Through more than 25 educational programs, quality arts experiences are provided for students, teachers, families, and the general public in the metropolitan Washington, DC, area, throughout the United States, and internationally. Each year, the Center's education programs directly serve more than 7 million people. The mission for education at the Kennedy Center is to foster understanding of and participation in the performing arts through exemplary programs and performances for diverse populations of all ages that represent the unique cultural life and heritage of the United States.
The educational resources of the Kennedy Center, including those of the National Symphony Orchestra, the Suzanne Farrell Ballet, VSA (the international arts and disability organizations), and the Washington National Opera focus on commissioning, producing, and presenting performances and educational events for young people and their families; school- and community-based residencies; workshops and seminars that directly impact teachers, school administrators, and artists through professional learning that emphasizes arts integration and arts as a core curriculum area; creating educational resources and materials via print and the internet; partnerships with arts and education organizations and schools; and the development of careers in the arts for young people and aspiring professionals.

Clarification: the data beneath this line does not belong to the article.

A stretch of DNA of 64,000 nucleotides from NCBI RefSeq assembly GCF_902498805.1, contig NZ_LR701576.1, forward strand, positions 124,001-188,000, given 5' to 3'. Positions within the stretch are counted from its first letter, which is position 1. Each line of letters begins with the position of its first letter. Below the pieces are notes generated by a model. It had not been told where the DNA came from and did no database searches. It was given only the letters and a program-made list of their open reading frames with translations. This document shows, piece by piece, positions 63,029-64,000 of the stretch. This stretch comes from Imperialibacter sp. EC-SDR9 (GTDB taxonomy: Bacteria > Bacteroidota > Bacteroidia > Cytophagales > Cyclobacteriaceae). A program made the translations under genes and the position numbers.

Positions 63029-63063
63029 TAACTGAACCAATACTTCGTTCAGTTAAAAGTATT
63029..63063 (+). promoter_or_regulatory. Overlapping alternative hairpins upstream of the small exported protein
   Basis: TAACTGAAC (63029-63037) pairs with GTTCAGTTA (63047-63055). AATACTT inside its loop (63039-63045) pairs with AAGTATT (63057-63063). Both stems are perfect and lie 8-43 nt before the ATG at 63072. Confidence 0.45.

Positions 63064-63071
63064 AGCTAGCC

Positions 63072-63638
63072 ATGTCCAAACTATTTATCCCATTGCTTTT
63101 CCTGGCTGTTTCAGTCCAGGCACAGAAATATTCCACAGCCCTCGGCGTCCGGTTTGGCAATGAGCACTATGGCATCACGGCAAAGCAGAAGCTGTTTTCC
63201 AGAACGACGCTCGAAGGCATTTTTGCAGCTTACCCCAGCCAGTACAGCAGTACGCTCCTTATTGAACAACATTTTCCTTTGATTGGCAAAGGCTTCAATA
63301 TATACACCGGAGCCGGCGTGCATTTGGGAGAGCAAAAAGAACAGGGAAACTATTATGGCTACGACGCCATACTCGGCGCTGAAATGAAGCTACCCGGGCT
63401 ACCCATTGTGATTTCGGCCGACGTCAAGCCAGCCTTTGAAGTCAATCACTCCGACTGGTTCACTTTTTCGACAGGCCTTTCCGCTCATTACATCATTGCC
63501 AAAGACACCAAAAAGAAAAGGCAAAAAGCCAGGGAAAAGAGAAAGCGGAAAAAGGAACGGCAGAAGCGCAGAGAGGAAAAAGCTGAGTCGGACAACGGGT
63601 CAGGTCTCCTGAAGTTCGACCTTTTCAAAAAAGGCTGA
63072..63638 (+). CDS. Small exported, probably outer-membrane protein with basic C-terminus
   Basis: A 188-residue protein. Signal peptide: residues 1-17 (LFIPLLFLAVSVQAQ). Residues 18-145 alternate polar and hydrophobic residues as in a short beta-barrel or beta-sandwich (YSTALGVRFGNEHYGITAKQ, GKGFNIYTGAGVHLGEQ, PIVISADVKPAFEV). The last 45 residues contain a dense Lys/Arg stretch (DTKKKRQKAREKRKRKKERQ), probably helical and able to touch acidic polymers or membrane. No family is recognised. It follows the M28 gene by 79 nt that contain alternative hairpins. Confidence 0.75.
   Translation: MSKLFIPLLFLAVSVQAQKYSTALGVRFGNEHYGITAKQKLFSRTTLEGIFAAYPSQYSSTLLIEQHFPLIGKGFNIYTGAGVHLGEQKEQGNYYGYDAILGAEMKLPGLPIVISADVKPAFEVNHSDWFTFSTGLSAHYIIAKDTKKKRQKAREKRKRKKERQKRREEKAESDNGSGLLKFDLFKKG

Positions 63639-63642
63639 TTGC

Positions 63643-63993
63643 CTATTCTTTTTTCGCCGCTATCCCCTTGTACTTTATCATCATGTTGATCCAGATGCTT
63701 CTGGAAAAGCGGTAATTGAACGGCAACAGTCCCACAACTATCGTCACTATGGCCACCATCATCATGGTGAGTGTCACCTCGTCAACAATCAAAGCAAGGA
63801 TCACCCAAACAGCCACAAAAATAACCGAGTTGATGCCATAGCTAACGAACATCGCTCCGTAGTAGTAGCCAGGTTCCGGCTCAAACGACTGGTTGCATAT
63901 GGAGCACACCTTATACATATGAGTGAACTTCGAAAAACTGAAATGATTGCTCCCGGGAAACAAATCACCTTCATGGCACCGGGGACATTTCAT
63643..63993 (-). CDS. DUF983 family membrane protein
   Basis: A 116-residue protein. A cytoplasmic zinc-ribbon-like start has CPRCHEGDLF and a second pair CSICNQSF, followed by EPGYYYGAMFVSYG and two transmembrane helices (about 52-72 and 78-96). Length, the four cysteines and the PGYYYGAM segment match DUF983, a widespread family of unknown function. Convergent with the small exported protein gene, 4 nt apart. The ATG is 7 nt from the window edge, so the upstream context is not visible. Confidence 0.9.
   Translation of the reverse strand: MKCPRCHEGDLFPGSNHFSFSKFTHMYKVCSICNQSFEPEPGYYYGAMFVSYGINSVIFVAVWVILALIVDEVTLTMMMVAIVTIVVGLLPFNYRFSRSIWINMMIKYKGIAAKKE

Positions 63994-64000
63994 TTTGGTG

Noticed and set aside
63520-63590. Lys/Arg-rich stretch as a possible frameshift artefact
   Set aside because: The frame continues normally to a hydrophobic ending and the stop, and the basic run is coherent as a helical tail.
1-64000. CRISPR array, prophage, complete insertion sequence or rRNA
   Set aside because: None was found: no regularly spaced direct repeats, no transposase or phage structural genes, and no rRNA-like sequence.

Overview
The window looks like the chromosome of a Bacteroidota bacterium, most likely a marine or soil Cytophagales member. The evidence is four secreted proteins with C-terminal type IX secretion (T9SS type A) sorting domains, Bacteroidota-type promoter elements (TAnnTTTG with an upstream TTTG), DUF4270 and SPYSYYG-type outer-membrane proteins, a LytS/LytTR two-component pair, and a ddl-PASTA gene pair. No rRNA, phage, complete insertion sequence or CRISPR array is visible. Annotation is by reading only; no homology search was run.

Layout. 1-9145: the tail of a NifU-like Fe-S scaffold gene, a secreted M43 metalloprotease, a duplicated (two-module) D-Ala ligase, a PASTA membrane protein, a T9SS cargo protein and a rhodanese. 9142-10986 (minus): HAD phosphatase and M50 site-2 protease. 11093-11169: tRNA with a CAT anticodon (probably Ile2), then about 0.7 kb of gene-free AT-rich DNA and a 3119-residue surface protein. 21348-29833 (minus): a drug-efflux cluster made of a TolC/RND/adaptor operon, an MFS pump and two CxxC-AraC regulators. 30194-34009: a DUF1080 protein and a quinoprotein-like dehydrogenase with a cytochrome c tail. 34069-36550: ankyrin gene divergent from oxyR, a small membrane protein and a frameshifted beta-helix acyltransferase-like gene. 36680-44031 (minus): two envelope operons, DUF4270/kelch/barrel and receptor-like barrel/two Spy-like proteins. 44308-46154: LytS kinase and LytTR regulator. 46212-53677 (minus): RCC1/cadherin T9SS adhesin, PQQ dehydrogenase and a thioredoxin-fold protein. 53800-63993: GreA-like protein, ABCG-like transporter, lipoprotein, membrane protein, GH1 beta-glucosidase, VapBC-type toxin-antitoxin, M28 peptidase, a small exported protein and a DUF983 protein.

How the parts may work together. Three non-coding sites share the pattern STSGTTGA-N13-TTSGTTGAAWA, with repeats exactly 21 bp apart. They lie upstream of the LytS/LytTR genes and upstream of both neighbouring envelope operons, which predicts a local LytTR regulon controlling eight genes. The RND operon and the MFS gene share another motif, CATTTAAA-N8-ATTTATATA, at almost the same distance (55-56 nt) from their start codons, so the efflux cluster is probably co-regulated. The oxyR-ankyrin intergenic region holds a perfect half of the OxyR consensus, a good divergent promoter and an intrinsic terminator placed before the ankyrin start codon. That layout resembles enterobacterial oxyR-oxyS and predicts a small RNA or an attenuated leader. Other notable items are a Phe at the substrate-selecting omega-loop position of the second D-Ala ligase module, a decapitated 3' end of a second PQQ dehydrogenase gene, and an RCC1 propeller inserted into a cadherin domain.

Kennedy Center Education Division Fellow
A) The Education Fellow would work across the Division and it's nearly 40 distinct arts education programs to project manage the development of a plan for establishing a "National Arts Summer Camp" and "Local Arts Learning Lab" at the forthcoming building expansion campus (pilot in 2018). The Fellow would conduct a survey of current Center programs as well as in the field, research best practices, and work across teams and community members in order to develop a plan for implementing a set of arts learning opportunities at the center over a 3-5 year initial window.
B) The Education Fellow would serve as a liaison between the Center's Education staff and the President 's Committees on the Arts and Humanities to transition the Turnaround Arts program to the Center by the start of 2017. This would require collaboration and facilitation skills in leading meetings, strategic planning, and data analysis.
Background in arts education and/or career interest in arts education preferred.
Final placement in options A or B dependent upon background of successful candidate. To apply, please submit a statement by July 18, 2016, at 5:00 p.m. EST (one page or less) with your contact information and resume describing your interest and qualifications for the Kennedy Center Fellowship to email@example.com, subject line "KC FAM/Education."